Optimize both converged infrastructure costs and energy footprint (e.
g. consumption,
carbon footprint)

Guarantee the required QoS (e.g delay, jitter…) for real time and video
services
.



Key requirements for a Cloud enabled network


Connectivity
Service

Cost/ bit

Guaran
-
teed BW

Guaran
-
teed QoS

Range

Flexible
BW

Automated
Operation

BW beyond
10Gbps

Current Core
Arch.

Internet (L3)

LOW

NO

NO

Global

YES

YES

NO

Static IP VPN

HIGH

YES

YES

Global

NO

NO

NO

Static L2 VPN

MED

YES

YES

MAN

NO

NO

NO

Cloud Enabled
Network

Flexible Connec
-
tivity Services

LOW

YES

YES

Global

YES

YES

YES

Table
1

3.

T
echnologies enabling t
he

CaON
reference model

The CaON reference model

(figure 3
)

presents
a
multi
-
dimensional,
layered architecture for
the
convergence of
optical networks
and

f
uture
technologies and services
.

The main conclusion
from the CaON cluster is

th
at the

ICT

convergence plays

a key role

at the infrastructure lev
el.
This convergence is the
bas
is

to bring innovation at upper layers and enable a real and powerful
cloud
networked infrastructure

deployment w
here the

optical

network can dynamically react to
different and new application
s

behaviour.

This is a bottom
-
up reference model
, w
here the infrastructure and provisioning layers
,
together
with

cross
-
layer

SLA and management,
are the key focus f
or

future research trends
within the CaON cluster
community
.


T
he

physical infrastructure layer covers from the
core
to the access optical network.

Within
the infrastructure
layer we

can identify the virtualisation capability
. It provide
s

a more flexible
wa
y to deal with infrastructure resource utilization by overcoming the multilayer and current
network segmentation
, and a
whole new set of functionalities

(flexibility and new dynamic
provisioning services)

that enables the convergence of optical infrastruct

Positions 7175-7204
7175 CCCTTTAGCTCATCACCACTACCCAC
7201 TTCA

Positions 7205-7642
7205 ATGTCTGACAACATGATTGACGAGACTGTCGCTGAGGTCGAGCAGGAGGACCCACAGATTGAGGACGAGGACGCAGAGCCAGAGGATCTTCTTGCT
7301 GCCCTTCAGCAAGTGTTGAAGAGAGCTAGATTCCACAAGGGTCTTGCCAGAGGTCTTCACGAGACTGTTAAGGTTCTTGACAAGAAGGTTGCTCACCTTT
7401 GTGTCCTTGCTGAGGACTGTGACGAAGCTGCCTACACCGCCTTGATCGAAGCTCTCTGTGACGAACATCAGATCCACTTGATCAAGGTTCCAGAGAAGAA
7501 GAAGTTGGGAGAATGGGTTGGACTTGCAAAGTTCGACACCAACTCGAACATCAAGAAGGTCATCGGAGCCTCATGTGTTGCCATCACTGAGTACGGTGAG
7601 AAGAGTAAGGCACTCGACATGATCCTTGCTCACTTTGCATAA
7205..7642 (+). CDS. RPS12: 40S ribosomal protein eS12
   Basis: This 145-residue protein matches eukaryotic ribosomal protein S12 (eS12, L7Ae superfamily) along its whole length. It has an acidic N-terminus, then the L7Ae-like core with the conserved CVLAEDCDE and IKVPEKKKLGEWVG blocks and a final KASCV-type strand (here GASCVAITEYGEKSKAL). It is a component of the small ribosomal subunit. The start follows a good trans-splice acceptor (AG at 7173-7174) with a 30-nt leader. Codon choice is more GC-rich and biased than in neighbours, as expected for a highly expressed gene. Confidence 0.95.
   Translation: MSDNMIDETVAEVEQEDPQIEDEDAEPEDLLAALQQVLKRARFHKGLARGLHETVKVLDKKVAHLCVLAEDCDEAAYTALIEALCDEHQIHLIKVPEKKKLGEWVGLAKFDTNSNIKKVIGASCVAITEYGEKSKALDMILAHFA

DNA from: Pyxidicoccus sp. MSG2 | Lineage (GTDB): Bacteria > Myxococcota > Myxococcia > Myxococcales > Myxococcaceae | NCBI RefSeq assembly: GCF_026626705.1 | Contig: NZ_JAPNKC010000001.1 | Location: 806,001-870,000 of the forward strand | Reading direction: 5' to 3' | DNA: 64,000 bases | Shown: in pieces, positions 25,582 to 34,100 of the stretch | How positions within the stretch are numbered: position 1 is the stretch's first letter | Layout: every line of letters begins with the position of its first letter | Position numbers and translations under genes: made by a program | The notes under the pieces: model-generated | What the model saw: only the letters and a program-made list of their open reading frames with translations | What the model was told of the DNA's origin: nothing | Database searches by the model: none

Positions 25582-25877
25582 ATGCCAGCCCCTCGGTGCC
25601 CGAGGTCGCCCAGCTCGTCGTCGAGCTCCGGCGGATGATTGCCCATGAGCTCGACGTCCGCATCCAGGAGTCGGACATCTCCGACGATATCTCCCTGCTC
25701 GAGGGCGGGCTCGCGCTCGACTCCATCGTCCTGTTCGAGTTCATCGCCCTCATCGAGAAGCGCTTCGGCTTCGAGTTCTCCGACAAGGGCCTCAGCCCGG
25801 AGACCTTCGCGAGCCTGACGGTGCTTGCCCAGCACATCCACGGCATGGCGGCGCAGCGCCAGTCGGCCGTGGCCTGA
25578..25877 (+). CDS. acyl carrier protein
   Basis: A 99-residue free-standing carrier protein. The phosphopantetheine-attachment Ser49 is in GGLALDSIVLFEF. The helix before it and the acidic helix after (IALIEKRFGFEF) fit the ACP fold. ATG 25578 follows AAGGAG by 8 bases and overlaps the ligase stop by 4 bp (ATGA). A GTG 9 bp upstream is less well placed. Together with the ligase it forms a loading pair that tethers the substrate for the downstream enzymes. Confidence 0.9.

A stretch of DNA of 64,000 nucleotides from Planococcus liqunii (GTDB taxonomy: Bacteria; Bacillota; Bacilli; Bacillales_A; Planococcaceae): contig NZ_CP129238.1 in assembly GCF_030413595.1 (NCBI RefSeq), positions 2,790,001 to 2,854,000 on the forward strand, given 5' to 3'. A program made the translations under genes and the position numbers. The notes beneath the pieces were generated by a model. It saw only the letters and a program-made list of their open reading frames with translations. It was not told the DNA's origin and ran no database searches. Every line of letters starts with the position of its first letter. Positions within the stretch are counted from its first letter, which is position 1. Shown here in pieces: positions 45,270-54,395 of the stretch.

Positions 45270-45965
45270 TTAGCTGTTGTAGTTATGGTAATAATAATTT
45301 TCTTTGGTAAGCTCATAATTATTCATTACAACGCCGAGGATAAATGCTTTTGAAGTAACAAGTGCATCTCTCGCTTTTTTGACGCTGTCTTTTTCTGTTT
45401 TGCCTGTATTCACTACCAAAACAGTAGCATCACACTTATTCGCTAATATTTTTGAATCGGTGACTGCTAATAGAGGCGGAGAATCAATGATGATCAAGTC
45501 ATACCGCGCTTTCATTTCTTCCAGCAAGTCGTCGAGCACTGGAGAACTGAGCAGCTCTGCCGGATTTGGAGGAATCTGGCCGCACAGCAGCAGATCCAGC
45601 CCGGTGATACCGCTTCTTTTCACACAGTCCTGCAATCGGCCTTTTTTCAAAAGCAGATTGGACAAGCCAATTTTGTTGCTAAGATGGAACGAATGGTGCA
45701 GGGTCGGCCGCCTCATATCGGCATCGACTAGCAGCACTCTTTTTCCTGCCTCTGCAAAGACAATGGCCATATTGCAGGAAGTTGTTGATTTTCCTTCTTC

ures
to support
cloud
service
s

delivery
.

Moreover, it

facilitates the emergence of new business models

by

enabling the
entrance of new players.
However, with regards to
virtualisation

there are
still
many research
topics that need to be address
ed

and
further
discussed (i.e. how isolation is managed and the
impact that non
-
line
a
r effects have on it).


Figure
3
: CaON reference model

More particularly, t
he provisioning layer is focused on

a control plane architecture that may
provide a new set of functio
nalities at the infrastructure level, enabling:

Management Layer(s)
SLA Layer
Physical Infrastructure(s*)
Virtualisation
Layer
Network Control Plane Layer
(i.e. network provisioning layer)
Cloud/Service Layer
(e.g. app middleware layer)
Application Layer
(i.e. final consumers)
* = (s) to reflect network & IT and multiplicity of infrastructures
7




Scalable

multi
-
domain and multi
-
technology scenarios with
o
pen control planes and
enhanced UNI’s interfaces.



Automated
end
-
to
-
end

service provisioning and monitoring between different network
s
egments and
operators

with
coordinated

management plane
s
.



Network resources optimization by integrated control of different network technologies (
e.g.

IP and optical)
.



N
etwork
/IT

resources optimization by means of
cross
-
stratum